The hullaballoo over the contentious .hotels/.hoteis gTLD applications, largely due to their similarity, has been resolved with the .hotels applicant prevailing and buying the rights to operate .hotels for $2.2 million, making it the equal ninth highest price paid. Two applicants participated and Booking.com B.V., applicant for .hotels, prevailed.
While the price indicates the registry operator sees a big future for the gTLD, it is way short of the record paid for the right to operate a gTLD â that was the $25,001,000 paid by Google to operate .app. Other gTLDs to feature in the millions include .baby, bought by pharmaceutical firm Johnson & Johnson, which makes a range of baby products, for just over $3m while Dot Tech LLC bought .tech for $6,760,000. Others to top the million dollar mark are .realty ($5,588,888), .salon ($5,100,575), .buy (bought by Amazon for $4,588,888), .mls ($3,359,000), .vip (3,000,888), .spot ($2,200,000), .ping ($1,501,000).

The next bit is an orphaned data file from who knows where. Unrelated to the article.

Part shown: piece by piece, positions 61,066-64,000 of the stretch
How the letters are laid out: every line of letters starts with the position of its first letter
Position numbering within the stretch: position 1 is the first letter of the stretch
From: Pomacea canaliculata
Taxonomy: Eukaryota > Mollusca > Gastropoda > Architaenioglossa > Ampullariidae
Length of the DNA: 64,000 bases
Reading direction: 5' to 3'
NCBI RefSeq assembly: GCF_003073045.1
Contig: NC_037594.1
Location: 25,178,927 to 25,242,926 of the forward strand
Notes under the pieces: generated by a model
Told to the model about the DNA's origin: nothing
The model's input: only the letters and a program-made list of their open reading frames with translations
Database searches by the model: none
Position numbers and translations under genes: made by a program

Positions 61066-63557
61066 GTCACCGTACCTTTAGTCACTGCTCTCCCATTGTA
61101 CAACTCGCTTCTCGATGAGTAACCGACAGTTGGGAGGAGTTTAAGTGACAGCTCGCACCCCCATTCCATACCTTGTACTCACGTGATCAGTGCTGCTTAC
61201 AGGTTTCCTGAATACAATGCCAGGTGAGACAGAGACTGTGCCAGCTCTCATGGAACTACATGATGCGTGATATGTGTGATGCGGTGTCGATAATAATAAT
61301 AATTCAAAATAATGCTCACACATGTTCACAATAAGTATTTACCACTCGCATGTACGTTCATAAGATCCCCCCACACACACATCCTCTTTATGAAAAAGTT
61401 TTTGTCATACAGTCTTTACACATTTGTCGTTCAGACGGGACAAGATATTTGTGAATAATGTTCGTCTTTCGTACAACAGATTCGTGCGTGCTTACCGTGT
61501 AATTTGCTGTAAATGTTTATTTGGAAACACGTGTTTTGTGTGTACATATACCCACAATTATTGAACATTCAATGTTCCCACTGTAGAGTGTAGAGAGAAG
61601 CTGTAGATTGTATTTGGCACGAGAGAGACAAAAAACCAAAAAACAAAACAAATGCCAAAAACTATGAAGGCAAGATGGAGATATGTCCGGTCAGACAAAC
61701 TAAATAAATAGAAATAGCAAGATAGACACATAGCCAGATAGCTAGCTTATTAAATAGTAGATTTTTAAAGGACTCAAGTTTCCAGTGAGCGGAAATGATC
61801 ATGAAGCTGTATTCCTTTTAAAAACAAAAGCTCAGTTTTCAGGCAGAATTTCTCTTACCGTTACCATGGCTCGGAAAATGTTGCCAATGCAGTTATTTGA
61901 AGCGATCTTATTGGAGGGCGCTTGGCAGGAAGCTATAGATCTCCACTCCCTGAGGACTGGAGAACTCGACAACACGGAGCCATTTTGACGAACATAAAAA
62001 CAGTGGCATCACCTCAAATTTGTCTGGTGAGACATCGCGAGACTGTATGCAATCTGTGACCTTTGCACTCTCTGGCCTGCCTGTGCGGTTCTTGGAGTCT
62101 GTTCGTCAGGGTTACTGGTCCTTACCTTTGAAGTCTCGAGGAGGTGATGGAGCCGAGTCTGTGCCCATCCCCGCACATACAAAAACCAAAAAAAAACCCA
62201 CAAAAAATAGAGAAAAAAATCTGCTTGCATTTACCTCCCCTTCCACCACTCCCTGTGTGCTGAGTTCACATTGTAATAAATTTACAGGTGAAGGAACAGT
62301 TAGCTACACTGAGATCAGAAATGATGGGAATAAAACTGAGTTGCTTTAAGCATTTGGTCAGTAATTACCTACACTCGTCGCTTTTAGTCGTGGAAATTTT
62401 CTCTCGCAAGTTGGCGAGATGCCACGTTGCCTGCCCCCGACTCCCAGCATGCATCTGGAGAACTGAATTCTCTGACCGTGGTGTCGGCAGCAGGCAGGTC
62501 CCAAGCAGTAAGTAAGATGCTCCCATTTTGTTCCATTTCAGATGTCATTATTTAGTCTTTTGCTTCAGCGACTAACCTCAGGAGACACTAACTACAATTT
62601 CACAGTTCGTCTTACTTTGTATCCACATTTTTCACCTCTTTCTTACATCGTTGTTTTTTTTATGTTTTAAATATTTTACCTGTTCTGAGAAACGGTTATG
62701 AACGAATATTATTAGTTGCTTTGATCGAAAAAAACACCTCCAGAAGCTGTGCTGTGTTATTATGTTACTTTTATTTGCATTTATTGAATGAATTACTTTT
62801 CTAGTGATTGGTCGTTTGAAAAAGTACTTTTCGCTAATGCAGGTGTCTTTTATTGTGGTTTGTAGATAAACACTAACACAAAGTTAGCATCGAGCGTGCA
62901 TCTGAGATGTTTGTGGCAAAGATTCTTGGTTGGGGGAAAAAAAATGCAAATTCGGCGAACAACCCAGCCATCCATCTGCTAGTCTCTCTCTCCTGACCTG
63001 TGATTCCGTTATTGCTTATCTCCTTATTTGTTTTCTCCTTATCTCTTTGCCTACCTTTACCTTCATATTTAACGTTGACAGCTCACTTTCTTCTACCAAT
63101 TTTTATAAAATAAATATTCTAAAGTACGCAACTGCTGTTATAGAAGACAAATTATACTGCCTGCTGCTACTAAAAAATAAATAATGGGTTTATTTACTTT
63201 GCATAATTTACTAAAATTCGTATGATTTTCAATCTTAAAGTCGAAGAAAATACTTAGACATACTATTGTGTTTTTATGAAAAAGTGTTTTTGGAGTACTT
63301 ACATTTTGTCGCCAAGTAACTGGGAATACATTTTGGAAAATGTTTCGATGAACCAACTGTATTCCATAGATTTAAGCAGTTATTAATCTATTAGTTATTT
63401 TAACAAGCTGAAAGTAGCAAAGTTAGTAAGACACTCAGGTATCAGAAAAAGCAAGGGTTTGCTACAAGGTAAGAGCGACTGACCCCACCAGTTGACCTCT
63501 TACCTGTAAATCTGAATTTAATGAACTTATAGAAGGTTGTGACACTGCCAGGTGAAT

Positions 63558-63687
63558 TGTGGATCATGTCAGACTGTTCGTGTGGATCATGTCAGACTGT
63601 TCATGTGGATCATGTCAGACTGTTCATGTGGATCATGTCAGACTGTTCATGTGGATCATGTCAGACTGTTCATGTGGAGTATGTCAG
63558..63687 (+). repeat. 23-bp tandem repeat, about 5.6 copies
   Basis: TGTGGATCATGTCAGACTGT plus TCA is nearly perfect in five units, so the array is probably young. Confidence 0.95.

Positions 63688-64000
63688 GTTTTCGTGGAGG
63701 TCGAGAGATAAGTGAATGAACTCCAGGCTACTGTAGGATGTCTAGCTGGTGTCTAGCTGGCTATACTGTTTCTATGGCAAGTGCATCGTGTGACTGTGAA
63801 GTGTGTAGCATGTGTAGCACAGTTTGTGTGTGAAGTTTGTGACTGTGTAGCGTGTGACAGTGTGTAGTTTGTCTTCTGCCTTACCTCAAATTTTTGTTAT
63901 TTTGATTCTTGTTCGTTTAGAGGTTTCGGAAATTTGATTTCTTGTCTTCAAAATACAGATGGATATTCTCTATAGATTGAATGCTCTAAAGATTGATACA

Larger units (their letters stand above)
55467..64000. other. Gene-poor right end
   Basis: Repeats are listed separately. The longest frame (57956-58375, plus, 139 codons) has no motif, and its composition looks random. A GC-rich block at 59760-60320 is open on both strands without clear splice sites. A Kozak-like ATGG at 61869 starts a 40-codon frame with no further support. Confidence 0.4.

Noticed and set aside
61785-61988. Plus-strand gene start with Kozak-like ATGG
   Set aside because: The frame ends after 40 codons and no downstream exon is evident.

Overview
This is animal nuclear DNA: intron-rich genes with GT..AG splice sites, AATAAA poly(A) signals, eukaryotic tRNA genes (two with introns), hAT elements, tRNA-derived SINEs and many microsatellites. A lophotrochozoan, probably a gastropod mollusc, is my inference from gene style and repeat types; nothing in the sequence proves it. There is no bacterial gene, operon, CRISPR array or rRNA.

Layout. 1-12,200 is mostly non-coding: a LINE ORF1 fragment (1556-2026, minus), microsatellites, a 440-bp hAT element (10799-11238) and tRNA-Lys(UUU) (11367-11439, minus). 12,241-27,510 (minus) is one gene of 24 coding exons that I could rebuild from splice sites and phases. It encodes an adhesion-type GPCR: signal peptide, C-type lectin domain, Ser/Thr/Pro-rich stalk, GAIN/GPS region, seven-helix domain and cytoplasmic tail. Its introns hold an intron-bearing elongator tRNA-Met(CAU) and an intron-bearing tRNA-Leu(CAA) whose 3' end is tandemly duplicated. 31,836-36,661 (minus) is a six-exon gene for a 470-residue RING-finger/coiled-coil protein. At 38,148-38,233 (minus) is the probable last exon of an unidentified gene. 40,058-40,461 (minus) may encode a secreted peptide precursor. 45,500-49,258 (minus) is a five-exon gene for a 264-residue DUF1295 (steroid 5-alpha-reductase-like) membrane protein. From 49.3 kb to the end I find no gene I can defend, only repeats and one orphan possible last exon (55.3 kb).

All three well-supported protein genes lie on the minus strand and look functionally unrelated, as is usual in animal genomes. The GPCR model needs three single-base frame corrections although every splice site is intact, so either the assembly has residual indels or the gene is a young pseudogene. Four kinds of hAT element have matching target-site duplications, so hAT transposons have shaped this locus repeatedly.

On 18 November 2015, Power Auctions LLC, ICANN’s authorised auction service provider, conducted a New gTLD Program Auction to resolve string contention for one new generic top-level domain (gTLD) contention set: .hotels/.hoteis. The applicants were unable to resolve contention among themselves; thus their contention set proceeded to auction, which is the method of last resort to resolve string contention as prescribed in Module 4 of the New gTLD Program Applicant Guidebook.
All proceeds from the Auction are being segregated and withheld from use until ICANN’s Board of Directors define a plan for an appropriate use of the funds through consultation with the community.